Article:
Product Review of Headspace: Meditation and Sleep
Headspace: Meditation and Sleep is a meditation app for iOS and Android devices. Teachers take an introduction course, which begins with a short three-minute meditation; they can then choose a male or female voice. The narrator then asks the listener to pay attention to their own body cues and breath. Scrolling down the page highlights the skills used (e.g., focus, visualization) and also several other similar meditations from the app’s library — which can be searched by topic. Some meditations let educators choose the length of time to listen (e.g., 5, 10, or 15 minutes) and show a visual tracker as the timer counts down. There’s also the option to fast-forward or rewind by dragging a finger in a circular motion over the tracker. Meditations labeled “under age 5” offer between one-, three-, and five-minute meditations. The app tracks the total amount of time spent in meditation and also the daily streak (days meditated in a row).
Teachers can download the meditations as well if they’d like to save them on their devices. Once the meditation is complete, a quote appears at the bottom that can be shared on social media or saved. Beneath the completed meditation are further recommendations for other narrated stories and visualizations, usually based on the same topic or length. Additional features include a nighttime version that plays guided meditations for rest, as well as a group meditation option where people can tune in “live” for the meditation of the day.
Headspace is best used as a self-regulation component to instruction. Teachers will likely reap the most benefit if they use some time to pre-teach vocabulary or concepts before diving in (e.g., how to “body scan”). Consider times in your class when instructing learners in regulation would be beneficial. Perhaps your class needs a calm start to the morning; a guided meditation can be played with dimmed lights for a peaceful entry to the school day. Some kids may do well with meditation after lots of activity, like recess or physical education class. Early education educators may enjoy the nighttime stories version, which can play narrated stories or soothing soundscapes. Or, Headspace can just be implemented as a “free choice” for kids to pick as a rotation during station time. Any way you choose to use this in your classroom will likely help kids understand regulation as part of their social and emotional functioning.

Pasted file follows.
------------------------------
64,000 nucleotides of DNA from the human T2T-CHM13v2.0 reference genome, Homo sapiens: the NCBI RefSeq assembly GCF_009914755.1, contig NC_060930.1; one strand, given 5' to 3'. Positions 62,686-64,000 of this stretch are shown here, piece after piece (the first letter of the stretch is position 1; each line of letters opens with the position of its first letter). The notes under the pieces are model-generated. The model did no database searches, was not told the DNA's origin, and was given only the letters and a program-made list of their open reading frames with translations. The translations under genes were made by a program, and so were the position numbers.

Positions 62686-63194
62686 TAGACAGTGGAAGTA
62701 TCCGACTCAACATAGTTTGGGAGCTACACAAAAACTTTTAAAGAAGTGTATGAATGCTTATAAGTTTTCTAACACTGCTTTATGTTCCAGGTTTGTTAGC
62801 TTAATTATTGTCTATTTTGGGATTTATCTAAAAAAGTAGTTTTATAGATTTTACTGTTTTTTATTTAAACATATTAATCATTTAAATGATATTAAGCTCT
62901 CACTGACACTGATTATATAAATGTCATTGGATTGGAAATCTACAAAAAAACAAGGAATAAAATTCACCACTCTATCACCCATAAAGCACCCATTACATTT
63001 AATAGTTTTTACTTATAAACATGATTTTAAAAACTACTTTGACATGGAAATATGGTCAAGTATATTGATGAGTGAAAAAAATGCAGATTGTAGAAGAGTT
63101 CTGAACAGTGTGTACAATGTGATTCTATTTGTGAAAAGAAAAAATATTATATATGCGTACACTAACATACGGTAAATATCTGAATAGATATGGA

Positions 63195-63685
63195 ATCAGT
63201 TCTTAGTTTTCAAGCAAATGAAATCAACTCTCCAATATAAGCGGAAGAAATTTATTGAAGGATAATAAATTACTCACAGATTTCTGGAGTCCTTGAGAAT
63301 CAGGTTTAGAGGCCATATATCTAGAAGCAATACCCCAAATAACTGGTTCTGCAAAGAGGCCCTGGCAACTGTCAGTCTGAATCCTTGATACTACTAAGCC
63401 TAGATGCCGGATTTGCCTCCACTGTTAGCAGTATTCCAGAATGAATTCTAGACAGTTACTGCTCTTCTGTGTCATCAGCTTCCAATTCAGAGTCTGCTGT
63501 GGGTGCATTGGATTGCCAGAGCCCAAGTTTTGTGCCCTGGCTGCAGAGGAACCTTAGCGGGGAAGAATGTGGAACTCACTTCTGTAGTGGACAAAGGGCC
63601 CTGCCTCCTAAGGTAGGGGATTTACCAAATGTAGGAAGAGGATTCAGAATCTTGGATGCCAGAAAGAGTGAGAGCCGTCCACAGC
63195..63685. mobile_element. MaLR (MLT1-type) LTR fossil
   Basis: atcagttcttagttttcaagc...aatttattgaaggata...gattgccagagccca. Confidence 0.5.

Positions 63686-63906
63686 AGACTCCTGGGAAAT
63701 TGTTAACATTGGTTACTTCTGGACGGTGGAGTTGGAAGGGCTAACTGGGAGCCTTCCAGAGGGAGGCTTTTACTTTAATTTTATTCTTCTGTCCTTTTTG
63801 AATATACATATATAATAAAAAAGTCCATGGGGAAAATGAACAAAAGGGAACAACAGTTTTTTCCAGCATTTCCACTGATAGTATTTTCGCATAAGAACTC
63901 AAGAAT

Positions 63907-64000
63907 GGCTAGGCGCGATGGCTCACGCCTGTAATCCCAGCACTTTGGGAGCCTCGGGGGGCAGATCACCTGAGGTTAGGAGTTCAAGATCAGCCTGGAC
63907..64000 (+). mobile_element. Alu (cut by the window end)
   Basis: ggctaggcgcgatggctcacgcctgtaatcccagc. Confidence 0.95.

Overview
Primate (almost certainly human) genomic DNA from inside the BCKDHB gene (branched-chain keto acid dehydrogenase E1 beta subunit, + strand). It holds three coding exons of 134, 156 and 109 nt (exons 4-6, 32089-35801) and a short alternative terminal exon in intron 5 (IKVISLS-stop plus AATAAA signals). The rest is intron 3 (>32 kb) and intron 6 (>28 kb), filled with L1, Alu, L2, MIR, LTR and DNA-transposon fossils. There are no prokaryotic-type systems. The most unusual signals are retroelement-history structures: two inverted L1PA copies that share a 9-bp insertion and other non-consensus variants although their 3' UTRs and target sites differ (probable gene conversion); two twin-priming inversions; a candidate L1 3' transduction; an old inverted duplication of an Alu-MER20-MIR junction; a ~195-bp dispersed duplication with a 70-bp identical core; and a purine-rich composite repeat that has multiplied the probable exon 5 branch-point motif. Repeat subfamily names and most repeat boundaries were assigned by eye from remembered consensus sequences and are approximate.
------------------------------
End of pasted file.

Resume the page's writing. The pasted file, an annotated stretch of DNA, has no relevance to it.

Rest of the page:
If Headspace in the classroom isn’t your thing, try using it instead to improve your own mindfulness, reduce your stress, or just reset. While the educator account is free, other subscription prices are $12 per month or $69.99 per year.
Headspace is likely best for learners in third grade and up. While the free educator version includes some of the meditations from the subscriptions for kids 5 and under, the content and concepts may be a bit too high in level for learners who’ve never experienced meditation before. Additionally, some kids may not be used to the calm and quiet of a body scan visualization and may need some pre-teaching of the language or process to truly benefit from the app’s meditations, especially if they’re under age 8. It’s nice to be able to search via topic, as the meditations for learners are likely fitting for all kids.
It would be nice to be able to search for meditations by time as well, especially for educators on a busy schedule. Additionally, while it’s great to see the tracker of total time meditated, a pre- and post-check in scale would help kids align their emotions with their practice. Because the subscription is pricey and the tool lacks some classroom features, Headspace might be better suited toward the personal development of educators than learners.
Overall User Consensus About the App
Fun and colorful characters engage both learners and adults, and the simplicity of the tool keeps the routine familiar without becoming dull.
Curriculum and Instruction
While the app offers settings and tutorials, accessibility is lacking for those who can’t access meditations in audio format. Also missing is the ability to search for meditations by their duration rather than topic.